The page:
by eggplant in BFI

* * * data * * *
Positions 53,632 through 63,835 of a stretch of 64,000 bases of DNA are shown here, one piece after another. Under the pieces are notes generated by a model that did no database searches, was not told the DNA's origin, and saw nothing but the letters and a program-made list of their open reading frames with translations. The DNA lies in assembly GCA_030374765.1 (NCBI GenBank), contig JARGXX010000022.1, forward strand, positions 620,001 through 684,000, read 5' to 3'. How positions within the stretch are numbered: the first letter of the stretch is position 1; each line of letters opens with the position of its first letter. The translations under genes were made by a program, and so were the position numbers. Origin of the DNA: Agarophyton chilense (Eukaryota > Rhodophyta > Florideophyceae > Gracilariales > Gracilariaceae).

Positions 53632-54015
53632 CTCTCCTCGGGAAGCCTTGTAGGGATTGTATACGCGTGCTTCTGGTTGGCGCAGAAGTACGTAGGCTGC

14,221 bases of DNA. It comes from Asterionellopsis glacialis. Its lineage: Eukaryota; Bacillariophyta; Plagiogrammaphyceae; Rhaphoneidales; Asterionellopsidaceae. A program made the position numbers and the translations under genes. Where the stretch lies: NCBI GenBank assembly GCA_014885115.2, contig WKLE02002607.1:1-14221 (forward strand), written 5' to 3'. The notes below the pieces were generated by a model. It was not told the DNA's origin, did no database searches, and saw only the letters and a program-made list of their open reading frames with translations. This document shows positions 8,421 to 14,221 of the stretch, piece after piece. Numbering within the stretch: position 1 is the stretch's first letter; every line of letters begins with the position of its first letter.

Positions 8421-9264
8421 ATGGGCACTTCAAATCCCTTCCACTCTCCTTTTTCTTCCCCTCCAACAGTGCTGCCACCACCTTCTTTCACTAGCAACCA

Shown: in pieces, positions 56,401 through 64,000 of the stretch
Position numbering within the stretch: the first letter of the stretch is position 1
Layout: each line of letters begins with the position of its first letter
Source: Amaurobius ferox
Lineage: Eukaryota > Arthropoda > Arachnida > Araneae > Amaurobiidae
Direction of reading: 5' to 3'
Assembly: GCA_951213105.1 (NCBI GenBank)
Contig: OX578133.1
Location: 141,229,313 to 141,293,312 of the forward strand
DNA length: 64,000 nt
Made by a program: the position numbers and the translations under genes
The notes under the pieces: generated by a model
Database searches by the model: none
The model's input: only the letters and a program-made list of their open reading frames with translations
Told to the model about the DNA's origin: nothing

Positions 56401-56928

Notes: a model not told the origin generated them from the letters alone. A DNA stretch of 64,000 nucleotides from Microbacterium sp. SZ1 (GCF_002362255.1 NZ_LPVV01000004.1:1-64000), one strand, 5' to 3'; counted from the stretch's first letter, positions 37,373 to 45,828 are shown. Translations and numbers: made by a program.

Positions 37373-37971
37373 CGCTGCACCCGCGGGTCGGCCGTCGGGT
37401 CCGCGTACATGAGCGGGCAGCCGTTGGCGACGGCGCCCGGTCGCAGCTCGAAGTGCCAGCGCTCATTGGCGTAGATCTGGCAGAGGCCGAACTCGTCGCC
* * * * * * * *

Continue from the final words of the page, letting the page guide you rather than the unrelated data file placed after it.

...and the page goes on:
The World Economic Forum (WEF) in the Chinese city of Dalian last week for the so-called Summer Davos came at a time when China is assuming a greater global profile, including on issues such as climate change and trade. This forum is not the first time this year that China has used the WEF to position itself positively on the world stage. In January, Xi Jinping became the first Chinese president to give a speech at Davos in Switzerland, making an impassioned defense of economic globalization in the face of protectionist rhetoric. China has been a big beneficiary of globalisation, with International Monetary Fund data since 2014 showing that the Chinese economy is now larger than the US on a purchasing power parity basis. But the consequences of China’s strong economic growth have been more than financial. In terms of perceptions, many believe the global economic and political balance of power has swung significantly, and this has been reinforced by major Chinese trade and diplomatic forays such as the “One Belt, One Road” initiative.